Summary of Judge's Ruling in Authentic Beverage Company Inc. v. TABC

Updated April 23, 2012

Authentic Beverage Company Inc. v. TABC Summary Judgment

In 2010, beer distributor Authentic Beverage Co. filed a federal lawsuit against TABC alleging violations of rights under the 1st and 14th Amendments and the Commerce Clause.

In October 2011, attorneys for the plaintiffs and the Office of the Attorney General on behalf of TABC filed cross-motions for summary judgment. Judge Sam Sparks issued a ruling on December 19, 2011, in favor of the plaintiffs on the first amendment free speech issues and in favor of the state on the 14th amendment equal protection and commerce clause issues.

The judge's ruling means that:

  • A member of the manufacturing or wholesale tier may advertise retail locations where their products may be purchased. (TABC still has the right to prevent undue collusion between manufacturers/wholesalers and retailers and ensure there is no financial remuneration, incentive, inducement or compensation between manufacturers/wholesalers and retailers.)
  • A member of the manufacturing or wholesale tier may now refer to alcohol content in advertisements of their products. In addition, manufacturers and wholesalers are no longer prohibited by state law from using words that describe product strength on the label or in advertisement (e.g., "strong," "full strength," etc.).
  • Brewers will no longer have to use the terms "beer" and "ale" on their labels based on the alcohol content of their products. Instead, they can use these terms as they are commonly used in the industry, i.e., to describe the process used to make the product. Specifically, Judge Sparks said that "nothing prevents Texas or TABC from passing appropriate regulations requiring producers to include accurate statements about the alcohol content of their products in labeling or advertising; absent a constitutionally sound justification, however, Texas may not dictate the exact words producers must use to do so."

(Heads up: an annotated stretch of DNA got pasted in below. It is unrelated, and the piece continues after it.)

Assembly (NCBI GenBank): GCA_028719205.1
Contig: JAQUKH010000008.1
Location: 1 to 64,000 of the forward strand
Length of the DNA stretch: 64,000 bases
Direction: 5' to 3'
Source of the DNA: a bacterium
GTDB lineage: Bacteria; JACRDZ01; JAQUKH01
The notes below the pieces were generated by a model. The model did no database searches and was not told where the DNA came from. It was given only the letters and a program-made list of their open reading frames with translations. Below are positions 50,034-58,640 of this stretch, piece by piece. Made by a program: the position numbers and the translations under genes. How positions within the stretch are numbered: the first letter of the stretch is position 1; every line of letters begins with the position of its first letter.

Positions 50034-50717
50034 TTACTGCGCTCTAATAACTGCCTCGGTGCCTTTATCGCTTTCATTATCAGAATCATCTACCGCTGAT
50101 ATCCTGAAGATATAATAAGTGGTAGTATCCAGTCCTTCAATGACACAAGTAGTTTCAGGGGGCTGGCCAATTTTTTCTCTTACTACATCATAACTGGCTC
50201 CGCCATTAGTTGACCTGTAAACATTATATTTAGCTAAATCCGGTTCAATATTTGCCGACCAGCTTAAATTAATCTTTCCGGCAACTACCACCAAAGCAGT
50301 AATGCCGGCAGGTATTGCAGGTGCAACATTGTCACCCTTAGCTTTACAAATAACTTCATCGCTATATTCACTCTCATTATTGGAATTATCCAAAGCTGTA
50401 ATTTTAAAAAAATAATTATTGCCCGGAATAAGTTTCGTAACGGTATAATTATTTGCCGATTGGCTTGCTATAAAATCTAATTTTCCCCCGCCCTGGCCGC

In January 2012, TABC issued a marketing practice bulletin to inform the industry of interim guidelines, pending new rules to replace the ones that were overturned by the court. Since January, TABC has engaged the public in the rulemaking process. At the agency's March 27th Commission meeting, the Commission voted on a set of proposed rules that abide by the judge's ruling. Specifically, the interim guidelines and the proposed rules allow manufacturers to designate high or low alcohol content on a malt beverage label using alcohol by volume or by using the terms "beer," "ale," or "malt liquor" as defined in the Alcoholic Beverage Code. The rules will be posted for public comment and are scheduled to be adopted at the Commission meeting in May 2012.